Art Gallery visit – Graves Gallery, Sheffield

This is a small gallery, consisting of a few rooms only, but has some excellent work. I was immediately drawn to the more recent works, and tried to look for ones that would help me to think about part 4.

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Stanley Spencer 1937 Helter Skelter

We had been discussing this Stanley Spencer at the OCA visit with tutor Bryan Eccleshall, and here it was! I see what he means about the painting being in two halves. The lower shambolic looking buildings, and the top brightly painted tower. I was stuck by the lack of people – it looks empty and the gloomy sky casts an eerie feel over it. The year of 1937 gives a bit of a clue with the imminent WW2 and the artist going through a divorce that year – wouldn’t put you in the mood to paint a happy scene.

It has his precise painting, but with the different sections all being different- eg. the slide, fence posts, wooden panels, no two are the same.

This cements this artist in my mind as one that I can really appreciate now.

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Peter Blake. 1955. Footsteps

I thought this was very relevant to part 4 and 5 of this course – my environment. The scattered items look like someones just emptied out their pockets. Fag packets, matchsticks, foot ball cards, sweet wrappers. How would it look if I emptied my pockets out – in fact of all the family – would we get a clue to our personalities? This has given me an idea for the future! I stood in front of it and drew it, as I’m finding that drawing these paintings really makes me look deeper at them.

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Harold Gilman. 1913. Ealing House

I came across another painting of this artist at the Walker Gallery and I really like how he uses paint. Here the composition is interesting. The wooden board at the front is a device I realised Stanley Spencer uses a lot – it makes me feel I’m spying over it looking at the rest of the cafe. Their flat caps make it look a working class cafe where everyone is looking down and minding their own business. Who would think of a composition in a cafe where you can’t see more than a quarter of anyone in it? The paint is thick and impasto and looks darker than this reproduction – it looks quite dingy in this cafe.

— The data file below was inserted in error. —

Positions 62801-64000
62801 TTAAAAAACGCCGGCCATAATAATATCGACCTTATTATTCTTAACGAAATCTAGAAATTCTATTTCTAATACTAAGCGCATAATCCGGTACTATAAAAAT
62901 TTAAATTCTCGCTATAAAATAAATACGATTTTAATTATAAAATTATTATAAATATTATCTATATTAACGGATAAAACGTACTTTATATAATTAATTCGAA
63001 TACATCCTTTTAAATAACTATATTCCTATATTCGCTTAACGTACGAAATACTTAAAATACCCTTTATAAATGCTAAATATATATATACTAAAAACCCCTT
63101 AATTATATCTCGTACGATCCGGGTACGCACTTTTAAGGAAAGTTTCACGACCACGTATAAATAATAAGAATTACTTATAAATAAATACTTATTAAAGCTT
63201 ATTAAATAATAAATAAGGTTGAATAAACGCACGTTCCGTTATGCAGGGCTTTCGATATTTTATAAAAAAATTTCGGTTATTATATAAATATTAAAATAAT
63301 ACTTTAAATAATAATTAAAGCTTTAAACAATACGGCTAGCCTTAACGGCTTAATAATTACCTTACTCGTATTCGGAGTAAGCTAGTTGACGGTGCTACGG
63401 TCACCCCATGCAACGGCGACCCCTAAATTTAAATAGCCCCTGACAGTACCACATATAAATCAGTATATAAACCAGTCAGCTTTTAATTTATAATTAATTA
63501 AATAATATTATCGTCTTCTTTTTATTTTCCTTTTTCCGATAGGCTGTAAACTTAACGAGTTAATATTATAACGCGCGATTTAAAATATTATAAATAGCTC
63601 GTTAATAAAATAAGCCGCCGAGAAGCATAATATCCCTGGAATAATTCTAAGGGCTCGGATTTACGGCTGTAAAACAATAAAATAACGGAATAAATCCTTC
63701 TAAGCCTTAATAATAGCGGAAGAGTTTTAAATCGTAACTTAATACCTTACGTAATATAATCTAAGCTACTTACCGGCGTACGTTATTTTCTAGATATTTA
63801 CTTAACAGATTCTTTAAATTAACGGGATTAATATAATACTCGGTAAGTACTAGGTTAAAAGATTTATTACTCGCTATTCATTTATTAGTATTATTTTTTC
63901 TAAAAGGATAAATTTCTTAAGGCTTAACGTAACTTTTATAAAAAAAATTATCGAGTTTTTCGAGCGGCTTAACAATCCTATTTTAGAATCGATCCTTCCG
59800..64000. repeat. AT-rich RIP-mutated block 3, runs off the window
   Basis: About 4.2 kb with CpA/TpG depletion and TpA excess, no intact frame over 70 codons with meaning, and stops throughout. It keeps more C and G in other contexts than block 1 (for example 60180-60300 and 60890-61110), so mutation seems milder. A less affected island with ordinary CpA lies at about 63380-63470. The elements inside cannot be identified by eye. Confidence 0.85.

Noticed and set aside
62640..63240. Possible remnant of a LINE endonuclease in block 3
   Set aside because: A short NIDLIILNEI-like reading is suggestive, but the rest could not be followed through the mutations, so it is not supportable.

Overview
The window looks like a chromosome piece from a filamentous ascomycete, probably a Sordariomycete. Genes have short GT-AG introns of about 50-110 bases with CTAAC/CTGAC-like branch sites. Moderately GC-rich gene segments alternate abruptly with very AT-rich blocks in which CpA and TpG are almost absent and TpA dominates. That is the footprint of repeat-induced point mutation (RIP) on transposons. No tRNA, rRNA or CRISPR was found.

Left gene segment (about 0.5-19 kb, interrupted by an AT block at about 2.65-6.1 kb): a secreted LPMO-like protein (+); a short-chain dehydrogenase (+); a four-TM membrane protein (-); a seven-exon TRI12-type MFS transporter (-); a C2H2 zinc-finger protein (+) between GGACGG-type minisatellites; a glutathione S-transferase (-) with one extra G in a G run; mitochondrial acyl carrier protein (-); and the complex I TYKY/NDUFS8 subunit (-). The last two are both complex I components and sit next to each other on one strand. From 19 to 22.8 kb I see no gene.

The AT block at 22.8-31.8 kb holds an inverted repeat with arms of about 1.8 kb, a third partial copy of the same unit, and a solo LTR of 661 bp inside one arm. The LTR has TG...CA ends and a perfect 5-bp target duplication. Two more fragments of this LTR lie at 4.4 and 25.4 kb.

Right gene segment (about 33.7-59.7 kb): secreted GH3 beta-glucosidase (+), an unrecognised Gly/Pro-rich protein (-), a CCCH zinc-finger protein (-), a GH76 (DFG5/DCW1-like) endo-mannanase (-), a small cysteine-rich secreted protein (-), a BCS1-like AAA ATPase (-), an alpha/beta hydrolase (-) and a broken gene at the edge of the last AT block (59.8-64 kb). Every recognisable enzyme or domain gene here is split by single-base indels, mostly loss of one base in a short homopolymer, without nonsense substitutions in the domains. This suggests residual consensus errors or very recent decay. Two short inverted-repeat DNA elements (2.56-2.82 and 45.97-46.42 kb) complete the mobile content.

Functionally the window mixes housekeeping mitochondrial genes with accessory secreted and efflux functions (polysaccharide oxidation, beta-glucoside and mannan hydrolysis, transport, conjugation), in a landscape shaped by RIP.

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Jean and table top. John Bratby. 1953/4

Another one relevant to current study. John Bratby was a ‘kitchen sink’ painter I read. His wife sits staring into space – bored? Sad? She looks smaller than the table – a device I guess. to make her seem overwhelmed by the kitchen tasks? Nothings been put away, all the crumpled packets are left out. Drawing it helped me see things I had missed – curling packets and milk bottles. The paint is thick in places and thin in others – its quite crude marks in some places like her cardigan. The hands are a single stroke wet in wet, quite simple.

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Gwen John. Corner of the ARtists room 1907/9

I’ve come across this before in previous courses and was so glad to see it in the flesh. There didn’t seem much in the room, but then I drew it, and saw the Parisian landscape through the net curtains. There are angular lines, which contrast with the casually thrown umbrella and shawl. It’s delicately painted. I read it was painted in the last months of her affair with Rodin, and I wondered if the empty chair was a metaphor for him?

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Head of JYM. 1973. Frank Auerbach

I love this angle of the head. The thick pains looks energetic and expressive. Fascinating to see how the different colours are dragged through to mix. I read he scrapes a lot of paintings down and am not surprised this technique goes wrong a lot. Drawing this head was hard!

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J.D Innes. Landscape with figure. 1911

As I was about to leave as the parking meter neared its end, I couldn’t help but look at this little painting. I recognised the colours of the artist right away, as this is a favoured holiday place of mine. I have seen him use purple before, but I think this was the top of a mountain. I like the darker echoes of purple in the water. This lady is an artists friend’s wife he was in love with, and I get the feeling that she and the mountain are both something he holds dear.

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